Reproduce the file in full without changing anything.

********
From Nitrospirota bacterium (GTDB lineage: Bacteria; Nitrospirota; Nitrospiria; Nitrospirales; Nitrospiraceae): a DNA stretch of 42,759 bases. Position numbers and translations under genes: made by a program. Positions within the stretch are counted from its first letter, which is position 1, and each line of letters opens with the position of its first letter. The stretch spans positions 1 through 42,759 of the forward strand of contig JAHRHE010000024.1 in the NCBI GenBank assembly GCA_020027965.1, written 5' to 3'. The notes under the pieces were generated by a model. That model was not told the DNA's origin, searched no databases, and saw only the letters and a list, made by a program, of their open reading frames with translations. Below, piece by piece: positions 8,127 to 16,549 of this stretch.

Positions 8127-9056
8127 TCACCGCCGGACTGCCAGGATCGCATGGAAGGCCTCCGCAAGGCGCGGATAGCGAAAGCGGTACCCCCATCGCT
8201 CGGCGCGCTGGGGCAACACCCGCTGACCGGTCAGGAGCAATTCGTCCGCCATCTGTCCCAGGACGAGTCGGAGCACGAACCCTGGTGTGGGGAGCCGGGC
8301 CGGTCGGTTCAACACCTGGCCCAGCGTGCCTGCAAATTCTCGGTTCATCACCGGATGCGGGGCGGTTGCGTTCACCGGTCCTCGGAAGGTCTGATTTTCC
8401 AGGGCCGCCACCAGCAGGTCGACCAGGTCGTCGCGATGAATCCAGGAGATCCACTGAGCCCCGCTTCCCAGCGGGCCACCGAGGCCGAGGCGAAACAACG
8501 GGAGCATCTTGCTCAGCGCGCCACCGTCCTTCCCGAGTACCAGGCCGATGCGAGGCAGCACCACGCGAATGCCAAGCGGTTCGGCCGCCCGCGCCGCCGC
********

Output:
From Nitrospirota bacterium (GTDB lineage: Bacteria; Nitrospirota; Nitrospiria; Nitrospirales; Nitrospiraceae): a DNA stretch of 42,759 bases. Position numbers and translations under genes: made by a program. Positions within the stretch are counted from its first letter, which is position 1, and each line of letters opens with the position of its first letter. The stretch spans positions 1 through 42,759 of the forward strand of contig JAHRHE010000024.1 in the NCBI GenBank assembly GCA_020027965.1, written 5' to 3'. The notes under the pieces were generated by a model. That model was not told the DNA's origin, searched no databases, and saw only the letters and a list, made by a program, of their open reading frames with translations. Below, piece by piece: positions 8,127 to 16,549 of this stretch.

Positions 8127-9056
8127 TCACCGCCGGACTGCCAGGATCGCATGGAAGGCCTCCGCAAGGCGCGGATAGCGAAAGCGGTACCCCCATCGCT
8201 CGGCGCGCTGGGGCAACACCCGCTGACCGGTCAGGAGCAATTCGTCCGCCATCTGTCCCAGGACGAGTCGGAGCACGAACCCTGGTGTGGGGAGCCGGGC
8301 CGGTCGGTTCAACACCTGGCCCAGCGTGCCTGCAAATTCTCGGTTCATCACCGGATGCGGGGCGGTTGCGTTCACCGGTCCTCGGAAGGTCTGATTTTCC
8401 AGGGCCGCCACCAGCAGGTCGACCAGGTCGTCGCGATGAATCCAGGAGATCCACTGAGCCCCGCTTCCCAGCGGGCCACCGAGGCCGAGGCGAAACAACG
8501 GGAGCATCTTGCTCAGCGCGCCACCGTCCTTCCCGAGTACCAGGCCGATGCGAGGCAGCACCACGCGAATGCCAAGCGGTTCGGCCGCCCGCGCCGCCGC